The following list shows some of the services that promote themselves as being ore capable and being able to scale from a few lines/users to acting like corporate phone system (PBX).  They operate like the main switch board systems in large companies with many features, multiple mailboxes, day/night control rules, line forwarding, multiple rings, and so on.  The difference is that "switchboard" features are actually run "virtually" on the provider's system miles o rstates away.

This list is jus a sample and not meant to be defniitive.  Do the research, read as many reviews as you can find, then read the fine print. Lastly, always compare them by their true full price after any introductory pricing has expired. 

RingCentral         Mitel         8x8
Fonality         Nextiva          Grasshopper
Internet Providers Internet Services Providers (ISPs)
aka VoIP (Voice Over IP)
ISP's provide your computer or household with a connection to the Internet.  This has always been done using an adapter box called a modem which is an abbreviation of the words MODulator and DEModulator.  That tech talk for a gadget that converts the bits of your computer into a form that can travel over a circuit than back again into bits at the other end. 

Originally, that meant bits into sounds that could travel over a voice telephone line.  While telephone modems are still used in rural areas, most people now have cable TV and Internet service that TV or fiber optic cables - but the principle remains the same.

Original telephone modems could convert and send up to 14,400 bits per second - which is about 1,440 characters or bytes per second.  That seemed fast at the time even though it would take 3-5 minutes to transfer just 1 MP3 song.  The modems now used with Internet service over cable TV connections transfer data at 3 million to 1 billion bits per second!   That's 3 to 100 million characters per second meaning the same MP3 song would take less than 1 second to transfer.
Internet Access
Dial-Up Providers


With the advent of DSL and cable Interent service, the number of dial up ISP dwindled drastically. However, many of the oldest, biggest names still remain to service the millions who don't have cable in rural areas or on limited budgets. 

If you have a telephone dial up modem, here's a list of a few dial up ISPs still operating as of September 2015.  There are countless other smaller ones far too numerous to list here:

NetZero Major dial up provider
Juno Low cost, even free, dial up access.
TheWorld Small local service. One of the 1st!
AOL Once the largest. Now just another.
MSN Once a biggie. Now, just another!
EarthLink Long time big player.
AT&T Worldnet Another long time ISP. Pricier than most.

Making your cellphone an ISP!

Cell phones now offer data speeds almost as fast as cable Interent connections - far faster than dial up or DSL.  However, cell data plans are usually VERY expesnive to use them this way.

If you are lucky enough to have a low cost cell phone data plan, you can use your phone as your Interent provider.  That is, you connect your computer to your phone with a USB cable, via Wi-fi, or via Bluetooth.  Late model full featured Android phones all have this capability.  You do this by enabling your phone's "USB tethering" , "Wifi hotspot", or "Bluetooth tethering" mode.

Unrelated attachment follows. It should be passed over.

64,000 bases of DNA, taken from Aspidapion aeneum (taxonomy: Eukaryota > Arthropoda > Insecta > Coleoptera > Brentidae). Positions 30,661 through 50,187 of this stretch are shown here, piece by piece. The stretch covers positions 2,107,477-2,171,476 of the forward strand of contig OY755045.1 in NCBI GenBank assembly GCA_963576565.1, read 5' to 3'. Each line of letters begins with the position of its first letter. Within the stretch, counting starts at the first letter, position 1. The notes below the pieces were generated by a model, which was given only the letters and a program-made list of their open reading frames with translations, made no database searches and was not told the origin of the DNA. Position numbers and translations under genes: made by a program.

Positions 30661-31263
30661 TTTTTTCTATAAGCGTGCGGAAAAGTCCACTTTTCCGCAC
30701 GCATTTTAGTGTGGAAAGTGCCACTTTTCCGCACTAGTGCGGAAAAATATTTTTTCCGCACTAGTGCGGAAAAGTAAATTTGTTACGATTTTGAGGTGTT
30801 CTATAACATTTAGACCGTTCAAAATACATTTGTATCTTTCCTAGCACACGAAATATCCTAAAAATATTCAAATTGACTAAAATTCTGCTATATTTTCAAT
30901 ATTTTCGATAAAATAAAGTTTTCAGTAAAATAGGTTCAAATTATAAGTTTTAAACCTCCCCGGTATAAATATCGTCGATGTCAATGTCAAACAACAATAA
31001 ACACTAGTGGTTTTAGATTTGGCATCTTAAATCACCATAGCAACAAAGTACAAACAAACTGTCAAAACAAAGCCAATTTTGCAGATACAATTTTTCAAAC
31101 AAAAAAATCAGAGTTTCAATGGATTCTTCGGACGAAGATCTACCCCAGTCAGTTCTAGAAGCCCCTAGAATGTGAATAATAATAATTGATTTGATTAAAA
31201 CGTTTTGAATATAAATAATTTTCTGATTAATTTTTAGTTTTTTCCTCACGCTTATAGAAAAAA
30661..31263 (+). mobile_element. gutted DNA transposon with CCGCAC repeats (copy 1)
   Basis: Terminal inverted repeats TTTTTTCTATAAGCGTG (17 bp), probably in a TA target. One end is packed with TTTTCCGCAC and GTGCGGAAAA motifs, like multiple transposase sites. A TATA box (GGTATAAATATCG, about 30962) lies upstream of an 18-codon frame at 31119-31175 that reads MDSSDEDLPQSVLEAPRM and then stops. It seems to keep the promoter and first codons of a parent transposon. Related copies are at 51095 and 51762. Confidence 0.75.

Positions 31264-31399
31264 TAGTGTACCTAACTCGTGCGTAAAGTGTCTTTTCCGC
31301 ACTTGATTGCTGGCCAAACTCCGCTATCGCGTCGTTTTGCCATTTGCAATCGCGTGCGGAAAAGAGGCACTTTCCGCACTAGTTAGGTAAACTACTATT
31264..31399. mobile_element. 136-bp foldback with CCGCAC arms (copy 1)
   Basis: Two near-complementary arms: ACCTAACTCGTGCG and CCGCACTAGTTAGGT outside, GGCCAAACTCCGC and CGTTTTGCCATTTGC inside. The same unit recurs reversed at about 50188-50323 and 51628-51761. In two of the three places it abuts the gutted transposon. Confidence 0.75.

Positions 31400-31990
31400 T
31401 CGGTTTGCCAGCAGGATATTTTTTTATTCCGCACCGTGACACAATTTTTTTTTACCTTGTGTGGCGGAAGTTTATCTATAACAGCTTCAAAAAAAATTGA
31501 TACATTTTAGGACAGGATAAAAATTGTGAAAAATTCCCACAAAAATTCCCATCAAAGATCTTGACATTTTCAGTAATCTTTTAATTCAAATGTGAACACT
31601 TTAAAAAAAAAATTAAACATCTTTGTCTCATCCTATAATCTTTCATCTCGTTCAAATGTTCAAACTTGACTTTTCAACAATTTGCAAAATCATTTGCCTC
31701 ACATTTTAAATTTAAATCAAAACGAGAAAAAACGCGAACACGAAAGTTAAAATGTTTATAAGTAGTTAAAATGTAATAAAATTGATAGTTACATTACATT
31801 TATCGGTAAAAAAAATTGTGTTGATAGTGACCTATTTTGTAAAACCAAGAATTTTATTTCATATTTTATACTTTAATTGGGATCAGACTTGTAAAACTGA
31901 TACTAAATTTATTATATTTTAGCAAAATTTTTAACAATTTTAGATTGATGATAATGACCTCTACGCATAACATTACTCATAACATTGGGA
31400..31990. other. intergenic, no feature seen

Cell Phone Tethering
The image above examplifies a Wifi hot spot setup.  You enable the phone's "hot spot" mode then connect to it like it like you do with a hot spot at your school, lover's place, office, library, or Starbucks. 
USB Cellphone Tethering
A safer and speedier method is to directly connect the cellphone to your computer and enable the cellphone's "USB tethering" mode as shown above. It's safer because others can't access your phone whereas, when it is a Wi-fi hot spot and you negelected to encrypt it, others can use it too and that would really blow up your bill.

WARNING: DO NOT use your phone as an Internet connection unless you fully understand the cost of your cell data plan. Some have been blown away when their cell bill went from $60 to $300.  Using a cell phone to access mobile Interent sites with its small screen and occasional restaurant searches or mapping uses little data whereas computers use many more times that amount.
Cable Comcast Internet (was MediaOne, then was AT&T)
High speed access via TV cable system.  After years of many problems, it is now quite reliable and offers ever increasing speeds.
DSL DSL use special techniques to send data over standard phone lines but their signal and speed dwindle with increased distance.  As such, DSL is always problematic with unstable speeds and quality.  Once there were many DSL providers but they collapsed in 2000-2002.  In late 2002, Verizon brought DSL to this area with a speed of 768 kbps.  It's was about 1/2 the speed of Comcast cable at that time for about $20 less.  However, with high speed cable service, DSL is a last resort for those without cable or one a strict budget.
CLEC's Competitive Local Exchange Carriers (CLEC's) once offered the same services as Verizon by leasing their lines and reselling service, selling phone, long distance and Internet at a discount.  However, with the advent of better services from the incumbants, Verizon and Comcast, most CLEC's have disappeared.